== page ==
Virginia Supreme Court to Decide Insurance Coverage for Climate Change SuitsBy Steve Jones
The Supreme Court of Virginia will soon decide whether a claim for damages alleged to have resulted from climate change is a covered “occurrence” under standard general liability policies. The case, AES Corp. v. Steadfast Insurance Co. (“AES”) is one of first impression and is being closely followed by both insurers and insureds.
AES Corporation, an energy company, is a defendant in a highly publicized climate change nuisance case called Native Vill. of Kivalina v. ExxonMobil Corp. (“Kivalina”). See S. Jones, A. Orford, Before the Deluge: Fifth Circuit Joins Second Circuit in Allowing Climate Change Tort Suits, while District Court Dismisses Similar Claims, Marten Law Environmental News (November 4, 2009). After being sued, AES tendered the claim to its insurer, Steadfast Insurance Company (“Steadfast“). The claim was denied, and, thereafter, Steadfast filed an action for declaratory judgment in Virginia (where AES is headquartered). The trial court granted summary judgment for Steadfast, holding that Steadfast had no duty to defend AES because the allegations in the Kivalina complaint did not constitute an “occurrence” within the meaning of the general liability policies that Steadfast had sold to AES. AES appealed to the Virginia Supreme Court, which heard oral argument on April 19, 2011.
The Kivalina case dates to February 2008, when AES and 23 other oil, energy and utility companies were sued for allegedly causing an Inupiat village in Kivalina, Alaska to literally sink into the Arctic Ocean. The complaint asserted that the defendants’ greenhouse gas (“GHG”) emissions caused warming of the earth, the effect of which was to reduce the Arctic ice pack. Because the ice pack provided protection to the village’s coastline from storms, the plaintiffs claimed that the reduced ice pack accelerated the erosion of the coast, rendering the village uninhabitable.
The Kivalina case was dismissed by a federal district court in September 2009 on the grounds that it raised non-justiciable political questions and because plaintiffs could not demonstrate causation for their injuries arising from the defendants’ actions. The case is currently pending before the Ninth Circuit Court of Appeals. Native Village of Kivalina, et al v. Exxonmobil Corporation, et al., Ninth Circuit Case No. 09-17490 (appeal filed November 5, 2009).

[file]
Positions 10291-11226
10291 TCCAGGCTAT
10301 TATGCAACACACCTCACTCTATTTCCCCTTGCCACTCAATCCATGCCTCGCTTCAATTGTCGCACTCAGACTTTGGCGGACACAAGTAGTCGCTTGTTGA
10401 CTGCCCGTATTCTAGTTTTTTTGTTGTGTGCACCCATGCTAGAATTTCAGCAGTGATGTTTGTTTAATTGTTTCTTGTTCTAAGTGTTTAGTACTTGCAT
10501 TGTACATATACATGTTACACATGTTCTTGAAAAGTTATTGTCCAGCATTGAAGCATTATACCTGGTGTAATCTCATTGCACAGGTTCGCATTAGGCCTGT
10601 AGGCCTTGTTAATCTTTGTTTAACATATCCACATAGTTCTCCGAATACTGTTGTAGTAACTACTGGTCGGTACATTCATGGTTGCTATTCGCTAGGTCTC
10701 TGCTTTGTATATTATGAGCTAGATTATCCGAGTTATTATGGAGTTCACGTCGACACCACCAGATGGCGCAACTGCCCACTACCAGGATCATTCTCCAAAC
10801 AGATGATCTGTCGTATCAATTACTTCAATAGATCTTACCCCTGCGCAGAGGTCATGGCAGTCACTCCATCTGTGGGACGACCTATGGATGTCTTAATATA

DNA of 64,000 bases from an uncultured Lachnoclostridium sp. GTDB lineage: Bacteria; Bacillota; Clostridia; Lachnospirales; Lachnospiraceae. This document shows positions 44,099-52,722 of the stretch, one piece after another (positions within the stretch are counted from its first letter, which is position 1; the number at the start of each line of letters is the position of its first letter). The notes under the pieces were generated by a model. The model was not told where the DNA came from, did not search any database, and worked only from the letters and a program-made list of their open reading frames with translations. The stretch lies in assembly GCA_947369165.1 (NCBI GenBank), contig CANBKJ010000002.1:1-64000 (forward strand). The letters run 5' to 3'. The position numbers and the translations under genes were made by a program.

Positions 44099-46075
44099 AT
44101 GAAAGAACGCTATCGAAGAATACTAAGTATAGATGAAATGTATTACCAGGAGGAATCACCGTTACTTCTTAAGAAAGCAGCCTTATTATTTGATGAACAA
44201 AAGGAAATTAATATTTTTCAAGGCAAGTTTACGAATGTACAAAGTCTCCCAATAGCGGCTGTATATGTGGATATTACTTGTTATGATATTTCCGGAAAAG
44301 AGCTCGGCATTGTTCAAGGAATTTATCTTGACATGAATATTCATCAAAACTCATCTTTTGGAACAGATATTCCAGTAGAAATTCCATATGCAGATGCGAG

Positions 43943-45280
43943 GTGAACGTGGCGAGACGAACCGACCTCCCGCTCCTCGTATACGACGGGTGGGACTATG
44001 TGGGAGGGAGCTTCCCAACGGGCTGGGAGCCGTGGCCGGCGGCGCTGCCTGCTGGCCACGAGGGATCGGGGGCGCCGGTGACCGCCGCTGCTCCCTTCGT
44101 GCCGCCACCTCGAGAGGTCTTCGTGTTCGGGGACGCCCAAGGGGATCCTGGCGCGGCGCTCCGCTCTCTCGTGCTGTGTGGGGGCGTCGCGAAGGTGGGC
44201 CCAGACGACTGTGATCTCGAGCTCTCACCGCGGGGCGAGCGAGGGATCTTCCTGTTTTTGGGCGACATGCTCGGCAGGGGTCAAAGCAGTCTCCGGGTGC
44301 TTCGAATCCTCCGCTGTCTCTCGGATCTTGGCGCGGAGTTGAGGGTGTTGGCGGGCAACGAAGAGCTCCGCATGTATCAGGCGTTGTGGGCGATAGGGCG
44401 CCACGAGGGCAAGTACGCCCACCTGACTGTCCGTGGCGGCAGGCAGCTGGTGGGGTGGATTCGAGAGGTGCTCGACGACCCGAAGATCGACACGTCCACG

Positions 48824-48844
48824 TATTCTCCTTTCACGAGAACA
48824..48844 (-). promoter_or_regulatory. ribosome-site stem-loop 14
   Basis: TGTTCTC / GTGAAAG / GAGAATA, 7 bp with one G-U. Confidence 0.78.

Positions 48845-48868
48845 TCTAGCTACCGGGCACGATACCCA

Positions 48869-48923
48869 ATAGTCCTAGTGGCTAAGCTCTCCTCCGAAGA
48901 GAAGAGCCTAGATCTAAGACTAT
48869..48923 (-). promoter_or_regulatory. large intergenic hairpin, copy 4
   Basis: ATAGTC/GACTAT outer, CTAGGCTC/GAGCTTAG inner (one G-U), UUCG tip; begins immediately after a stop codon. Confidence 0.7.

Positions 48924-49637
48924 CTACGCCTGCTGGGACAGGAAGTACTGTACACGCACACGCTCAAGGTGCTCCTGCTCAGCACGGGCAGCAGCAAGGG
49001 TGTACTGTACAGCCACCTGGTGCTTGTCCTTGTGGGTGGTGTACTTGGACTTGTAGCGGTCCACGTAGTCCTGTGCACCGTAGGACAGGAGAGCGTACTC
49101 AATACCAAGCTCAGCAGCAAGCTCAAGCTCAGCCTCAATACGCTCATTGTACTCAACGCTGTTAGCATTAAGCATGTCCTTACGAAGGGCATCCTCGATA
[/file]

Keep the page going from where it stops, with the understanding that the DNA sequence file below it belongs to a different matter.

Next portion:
Following AES’ tender, Steadfast sought declaratory judgment sustaining its denial of coverage on three grounds: (1) the Kivalina complaint did not allege “property damage” caused by an “occurrence” under the policies; (2) any alleged injury arose prior to the inception of Steadfast’s coverage; and (3) the GHGs alleged in Kivalina were air pollutants that fell within the scope of the pollution exclusion under AES’ policies.
The trial court accepted the lack of occurrence argument, and consequently did not reach the other two arguments. AES appealed the trial court’s decision as to (1) whether the complaint in Kivalina constitutes an “occurrence” under Steadfast’s policy; and (2) whether GHGs fall within the ambit of the pollution exclusion, resulting in exclusion of coverage for such claims.
Do the Allegations in Kivalina Constitute an Occurrence?
A threshold question under CGL policies is whether claimed property damage was caused by an occurrence, typically defined as “an accident, including continuous or repeated exposure to substantially the same general harmful conditions.” For policy holders such as AES, who were sued for allegedly causing third-party damage for emission of GHGs, the argument would be that the damage alleged in the plaintiff’s complaint was “unexpected and unintended” by the insured, even though the insured was generally aware of the emissions and the potential effect the GHG emissions might have on the plaintiff.
The term “occurrence” is defined under the Steadfast policies as “an accident, including continuous or repeated exposure to substantially the same general harm condition.” Steadfast claimed that its policies “did not apply to the Kivalina Plaintiffs’ claims” because those plaintiffs “did not base their claims against AES on any … ‘accident’” but instead on “AES’s recognition in its 2002 Annual Report that it was ‘one of the largest emitters of CO2 in the world’ and that [AES] therefore must continue to strive to economically stabilize greenhouse gas concentrations.”